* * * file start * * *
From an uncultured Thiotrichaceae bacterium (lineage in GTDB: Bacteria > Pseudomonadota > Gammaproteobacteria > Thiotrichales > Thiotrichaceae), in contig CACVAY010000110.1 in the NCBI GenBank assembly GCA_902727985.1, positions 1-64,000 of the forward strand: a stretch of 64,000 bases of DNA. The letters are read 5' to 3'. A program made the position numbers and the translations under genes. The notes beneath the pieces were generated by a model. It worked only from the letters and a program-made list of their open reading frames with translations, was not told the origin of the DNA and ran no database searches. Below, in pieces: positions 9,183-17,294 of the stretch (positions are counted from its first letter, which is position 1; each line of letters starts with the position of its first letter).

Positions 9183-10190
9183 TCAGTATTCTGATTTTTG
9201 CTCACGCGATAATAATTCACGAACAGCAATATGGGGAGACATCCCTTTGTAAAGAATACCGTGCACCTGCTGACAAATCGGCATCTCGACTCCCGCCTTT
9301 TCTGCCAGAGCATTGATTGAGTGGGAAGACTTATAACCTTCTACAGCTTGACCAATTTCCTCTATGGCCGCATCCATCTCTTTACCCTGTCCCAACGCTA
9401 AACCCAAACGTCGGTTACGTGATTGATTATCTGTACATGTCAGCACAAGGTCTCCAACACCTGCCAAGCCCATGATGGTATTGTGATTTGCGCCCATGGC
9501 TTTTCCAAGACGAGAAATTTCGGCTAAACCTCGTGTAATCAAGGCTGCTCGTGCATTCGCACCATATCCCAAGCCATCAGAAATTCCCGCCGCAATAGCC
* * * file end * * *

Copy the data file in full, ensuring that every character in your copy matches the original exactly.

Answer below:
From an uncultured Thiotrichaceae bacterium (lineage in GTDB: Bacteria > Pseudomonadota > Gammaproteobacteria > Thiotrichales > Thiotrichaceae), in contig CACVAY010000110.1 in the NCBI GenBank assembly GCA_902727985.1, positions 1-64,000 of the forward strand: a stretch of 64,000 bases of DNA. The letters are read 5' to 3'. A program made the position numbers and the translations under genes. The notes beneath the pieces were generated by a model. It worked only from the letters and a program-made list of their open reading frames with translations, was not told the origin of the DNA and ran no database searches. Below, in pieces: positions 9,183-17,294 of the stretch (positions are counted from its first letter, which is position 1; each line of letters starts with the position of its first letter).

Positions 9183-10190
9183 TCAGTATTCTGATTTTTG
9201 CTCACGCGATAATAATTCACGAACAGCAATATGGGGAGACATCCCTTTGTAAAGAATACCGTGCACCTGCTGACAAATCGGCATCTCGACTCCCGCCTTT
9301 TCTGCCAGAGCATTGATTGAGTGGGAAGACTTATAACCTTCTACAGCTTGACCAATTTCCTCTATGGCCGCATCCATCTCTTTACCCTGTCCCAACGCTA
9401 AACCCAAACGTCGGTTACGTGATTGATTATCTGTACATGTCAGCACAAGGTCTCCAACACCTGCCAAGCCCATGATGGTATTGTGATTTGCGCCCATGGC
9501 TTTTCCAAGACGAGAAATTTCGGCTAAACCTCGTGTAATCAAGGCTGCTCGTGCATTCGCACCATATCCCAAGCCATCAGAAATTCCCGCCGCAATAGCC